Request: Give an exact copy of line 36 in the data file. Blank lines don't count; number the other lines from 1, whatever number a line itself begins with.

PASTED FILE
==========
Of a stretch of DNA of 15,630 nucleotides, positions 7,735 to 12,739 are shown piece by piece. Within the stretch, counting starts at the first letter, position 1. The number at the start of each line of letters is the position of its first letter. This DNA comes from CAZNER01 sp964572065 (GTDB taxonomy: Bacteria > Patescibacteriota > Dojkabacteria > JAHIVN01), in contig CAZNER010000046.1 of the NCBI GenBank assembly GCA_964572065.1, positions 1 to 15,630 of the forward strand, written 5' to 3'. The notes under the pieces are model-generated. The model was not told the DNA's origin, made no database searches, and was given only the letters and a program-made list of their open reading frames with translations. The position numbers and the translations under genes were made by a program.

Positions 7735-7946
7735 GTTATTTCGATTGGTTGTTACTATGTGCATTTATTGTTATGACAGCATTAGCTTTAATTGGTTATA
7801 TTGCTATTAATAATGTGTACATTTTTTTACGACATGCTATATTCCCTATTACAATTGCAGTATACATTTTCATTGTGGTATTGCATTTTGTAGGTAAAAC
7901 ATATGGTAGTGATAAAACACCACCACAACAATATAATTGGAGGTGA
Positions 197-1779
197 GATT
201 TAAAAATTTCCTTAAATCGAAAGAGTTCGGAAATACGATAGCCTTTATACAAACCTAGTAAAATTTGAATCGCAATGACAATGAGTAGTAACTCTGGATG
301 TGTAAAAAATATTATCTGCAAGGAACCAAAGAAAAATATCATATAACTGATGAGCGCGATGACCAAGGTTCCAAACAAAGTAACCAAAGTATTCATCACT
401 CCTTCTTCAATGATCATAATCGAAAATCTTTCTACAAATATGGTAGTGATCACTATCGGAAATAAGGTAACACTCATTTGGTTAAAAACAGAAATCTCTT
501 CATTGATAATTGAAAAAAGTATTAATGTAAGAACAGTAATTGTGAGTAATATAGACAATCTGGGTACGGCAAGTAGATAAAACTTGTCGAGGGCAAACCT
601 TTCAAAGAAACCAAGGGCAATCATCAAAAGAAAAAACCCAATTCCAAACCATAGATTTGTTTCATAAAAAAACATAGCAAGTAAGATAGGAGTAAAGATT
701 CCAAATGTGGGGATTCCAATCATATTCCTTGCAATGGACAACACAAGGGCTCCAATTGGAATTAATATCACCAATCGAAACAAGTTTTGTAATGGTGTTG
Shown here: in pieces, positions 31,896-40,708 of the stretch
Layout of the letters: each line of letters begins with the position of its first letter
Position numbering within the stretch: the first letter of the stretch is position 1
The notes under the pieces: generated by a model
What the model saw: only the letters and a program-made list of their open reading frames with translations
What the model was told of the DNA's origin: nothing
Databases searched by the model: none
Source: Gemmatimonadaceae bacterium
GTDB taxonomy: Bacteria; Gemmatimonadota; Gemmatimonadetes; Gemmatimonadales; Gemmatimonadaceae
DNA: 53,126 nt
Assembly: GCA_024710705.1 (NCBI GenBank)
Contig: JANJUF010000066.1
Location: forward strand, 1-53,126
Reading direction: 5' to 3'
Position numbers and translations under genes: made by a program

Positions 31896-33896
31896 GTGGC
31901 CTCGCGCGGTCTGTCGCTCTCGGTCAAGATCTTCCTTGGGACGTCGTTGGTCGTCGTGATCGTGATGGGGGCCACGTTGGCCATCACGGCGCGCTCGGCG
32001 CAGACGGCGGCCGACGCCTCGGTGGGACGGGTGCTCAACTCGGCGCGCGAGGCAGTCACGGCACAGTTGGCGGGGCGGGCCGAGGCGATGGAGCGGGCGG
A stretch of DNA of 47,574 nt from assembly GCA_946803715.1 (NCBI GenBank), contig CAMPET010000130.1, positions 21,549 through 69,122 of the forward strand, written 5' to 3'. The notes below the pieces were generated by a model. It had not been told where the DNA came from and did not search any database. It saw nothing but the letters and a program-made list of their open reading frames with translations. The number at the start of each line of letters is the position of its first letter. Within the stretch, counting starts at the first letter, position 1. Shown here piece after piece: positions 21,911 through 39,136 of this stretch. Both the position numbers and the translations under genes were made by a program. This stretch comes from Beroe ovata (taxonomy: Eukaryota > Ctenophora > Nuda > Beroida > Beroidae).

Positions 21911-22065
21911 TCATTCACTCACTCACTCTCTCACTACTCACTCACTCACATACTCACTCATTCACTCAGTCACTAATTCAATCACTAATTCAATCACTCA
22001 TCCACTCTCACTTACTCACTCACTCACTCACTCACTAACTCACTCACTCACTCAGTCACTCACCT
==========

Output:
22001 TCCACTCTCACTTACTCACTCACTCACTCACTCACTAACTCACTCACTCACTCAGTCACTCACCT